All that to say, this week’s lesson has been particularly challenging because it’s on the parable of “The Great Banquet” that Jesus tells at a dinner party in Luke 14:16-24. I always find the toughest, most challenging lessons to teach are on the words of Jesus Himself. His words are just so – hard. And difficult to understand. And I always find myself so lacking underneath the weight of the words of this God-Man who came and flipped the world upside down with His justice, mercy, love, and grace. Particularly during a season when I am struggling to give grace to my kids, much less to a waiting, hurting, groaning world.
I won’t go into all the details of the parable, but what has given me hope this home school week are the three groups of people invited to the banquet Jesus outlines in Luke 14. The first group represent the religious elite, the people who sit in the pews, who know the Word of God backwards and forwards, who have grown up in church, but do not know Jesus Himself. They are hell-bent on making their own rules and regulations to the Great Feast and Table of the Lord, and Jesus, with all of His grace, is messing up their guest list. With tax collectors like Zaccheus. Prostitutes like Mary Magdelene. Blind beggars like Bartimaeus, truth seekers like Nicodemus, blue-collar, uneducated fisherman like Peter and demon-possessed Gentiles like the man from Gerasene.
Not only do they dislike Jesus, but they are doing everything in their power to completely stop the banquet from even taking place. So they refuse to come. No show at the last minute in a deliberate attempt to publicly humiliate the host and bring him shame and dishonor.
So how does the Host respond? Does He go out and wreak havoc on all of those who have rejected His invitation to His table? Quite the opposite. In the words of Kenneth Bailey, “The host reprocesses his anger into grace” and begins to invite to his banquet all those who could never pay him back. He tells his slave, “Go out quickly to the streets and lanes of the city, and bring in the poor and crippled and blind and lame.” This second group of invitees represented the lost sheep of Israel that Jesus came to seek and to save, but it also represents you and me. It represents all those who are outcasts and who have been on the outskirts their whole lives but now, according to the lavish mercy and grace of God, have been invited in. I know because I have one of these invitees who sits at my table on a daily basis. She has black hair and brown eyes and the cutest little dimple over her right cheek you have ever seen.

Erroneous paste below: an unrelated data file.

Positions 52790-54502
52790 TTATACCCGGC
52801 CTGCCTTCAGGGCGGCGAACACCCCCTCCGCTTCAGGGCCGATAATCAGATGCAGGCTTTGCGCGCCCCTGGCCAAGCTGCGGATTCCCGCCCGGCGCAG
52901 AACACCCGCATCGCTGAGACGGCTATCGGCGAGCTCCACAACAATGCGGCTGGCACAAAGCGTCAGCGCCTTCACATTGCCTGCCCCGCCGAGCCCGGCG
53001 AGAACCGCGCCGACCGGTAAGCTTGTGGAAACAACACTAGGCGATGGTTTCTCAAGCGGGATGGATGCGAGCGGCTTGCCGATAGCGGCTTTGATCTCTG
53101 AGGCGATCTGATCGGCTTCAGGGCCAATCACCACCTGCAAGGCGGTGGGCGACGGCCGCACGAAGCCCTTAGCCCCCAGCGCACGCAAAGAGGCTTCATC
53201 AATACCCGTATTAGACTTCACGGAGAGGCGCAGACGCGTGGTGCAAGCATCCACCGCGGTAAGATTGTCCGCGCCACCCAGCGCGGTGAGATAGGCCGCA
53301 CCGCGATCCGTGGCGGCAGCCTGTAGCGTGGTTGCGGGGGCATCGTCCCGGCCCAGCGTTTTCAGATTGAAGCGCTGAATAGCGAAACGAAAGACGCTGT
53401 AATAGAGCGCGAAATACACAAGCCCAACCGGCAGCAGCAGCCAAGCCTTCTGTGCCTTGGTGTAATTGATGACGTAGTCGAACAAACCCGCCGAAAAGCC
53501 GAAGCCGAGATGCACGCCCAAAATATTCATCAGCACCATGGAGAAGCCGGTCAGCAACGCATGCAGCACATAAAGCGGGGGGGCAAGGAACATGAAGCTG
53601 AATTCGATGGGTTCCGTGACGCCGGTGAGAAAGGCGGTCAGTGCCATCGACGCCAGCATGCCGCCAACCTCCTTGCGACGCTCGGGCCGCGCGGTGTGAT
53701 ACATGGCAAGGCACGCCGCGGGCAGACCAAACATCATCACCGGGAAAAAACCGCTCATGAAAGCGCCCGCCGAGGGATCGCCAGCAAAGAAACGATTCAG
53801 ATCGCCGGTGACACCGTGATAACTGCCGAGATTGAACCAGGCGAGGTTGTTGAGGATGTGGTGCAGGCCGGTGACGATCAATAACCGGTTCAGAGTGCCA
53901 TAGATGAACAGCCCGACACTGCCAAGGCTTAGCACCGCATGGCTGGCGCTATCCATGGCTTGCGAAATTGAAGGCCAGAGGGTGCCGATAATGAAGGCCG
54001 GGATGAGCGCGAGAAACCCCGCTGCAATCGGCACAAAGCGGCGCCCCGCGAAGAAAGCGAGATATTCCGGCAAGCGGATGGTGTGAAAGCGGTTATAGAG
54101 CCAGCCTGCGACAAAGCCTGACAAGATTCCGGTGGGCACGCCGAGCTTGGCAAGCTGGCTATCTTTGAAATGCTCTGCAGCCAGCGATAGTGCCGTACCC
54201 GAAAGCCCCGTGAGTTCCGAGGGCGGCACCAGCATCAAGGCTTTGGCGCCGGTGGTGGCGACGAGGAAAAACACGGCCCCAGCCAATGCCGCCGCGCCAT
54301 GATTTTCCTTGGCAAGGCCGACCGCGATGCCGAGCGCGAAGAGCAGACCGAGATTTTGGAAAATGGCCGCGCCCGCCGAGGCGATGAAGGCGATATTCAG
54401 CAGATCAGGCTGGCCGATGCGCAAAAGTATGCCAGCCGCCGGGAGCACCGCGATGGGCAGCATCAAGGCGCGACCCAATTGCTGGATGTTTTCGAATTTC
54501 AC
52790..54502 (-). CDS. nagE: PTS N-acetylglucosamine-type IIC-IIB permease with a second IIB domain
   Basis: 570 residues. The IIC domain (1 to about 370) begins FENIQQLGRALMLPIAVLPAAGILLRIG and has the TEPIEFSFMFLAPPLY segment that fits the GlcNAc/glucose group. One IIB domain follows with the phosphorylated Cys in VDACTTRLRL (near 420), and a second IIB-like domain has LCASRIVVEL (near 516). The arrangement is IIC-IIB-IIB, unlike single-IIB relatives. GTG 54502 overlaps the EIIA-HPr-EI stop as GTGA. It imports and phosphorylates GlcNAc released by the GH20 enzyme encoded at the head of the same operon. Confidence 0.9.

She is a daily reminder to me of GRACE. Of the grace that sits at our table and the grace that is the only ticket to sit at the table to come. And her story of being outcast, abandoned, forsaken, and then brought in to a family and to a table is a reminder to me of all of our stories. Sometimes, though, it’s easy for me to forget my story and my need for an invitation in. Because let me tell you, more times than not, I am in the first group. The religious group. The group that thinks I have no need of the Savior’s table or can make up my own rules and set my own table. And then Jesus’ grace undoes me and I move from outside the door to take my place at the table with all of the rest of the broken invitees. I know that once I yielded to Christ as Lord I have never lost my place at His table, but I sure do have the tendency to get up and move around at lot.
Yesterday, I took Mia Grace to a long time friend and gifted photographer to have her picture taken, an official portrait for the Baker Girl Wall of Fame. Cindy had never met Mia Grace but was well aware of her story and how long we had waited to bring her home. As soon as she saw her, she started to weep. And throughout the photo session she wept. After every few pictures, she had to put her camera down to wipe away her tears.
I have discovered that Mia Grace has this effect on people. In the midst of our everyday, day-to-day, rat race and craziness, Mia Grace is this burst of…grace. A reminder of our invitation to the table. A reminder that we, too, are invited in. To sit down. To pull up a chair. To be called family. To know and be known. And to feast. Not in spite of our brokenness, but because of our brokenness. And because of the Host who died to make us whole.
So today, whoever you are, whatever your brokenness looks like, whatever your past or present, and wherever you’ve been, keep the feast, accept the invitation, and sit down. You have a Savior who is waiting.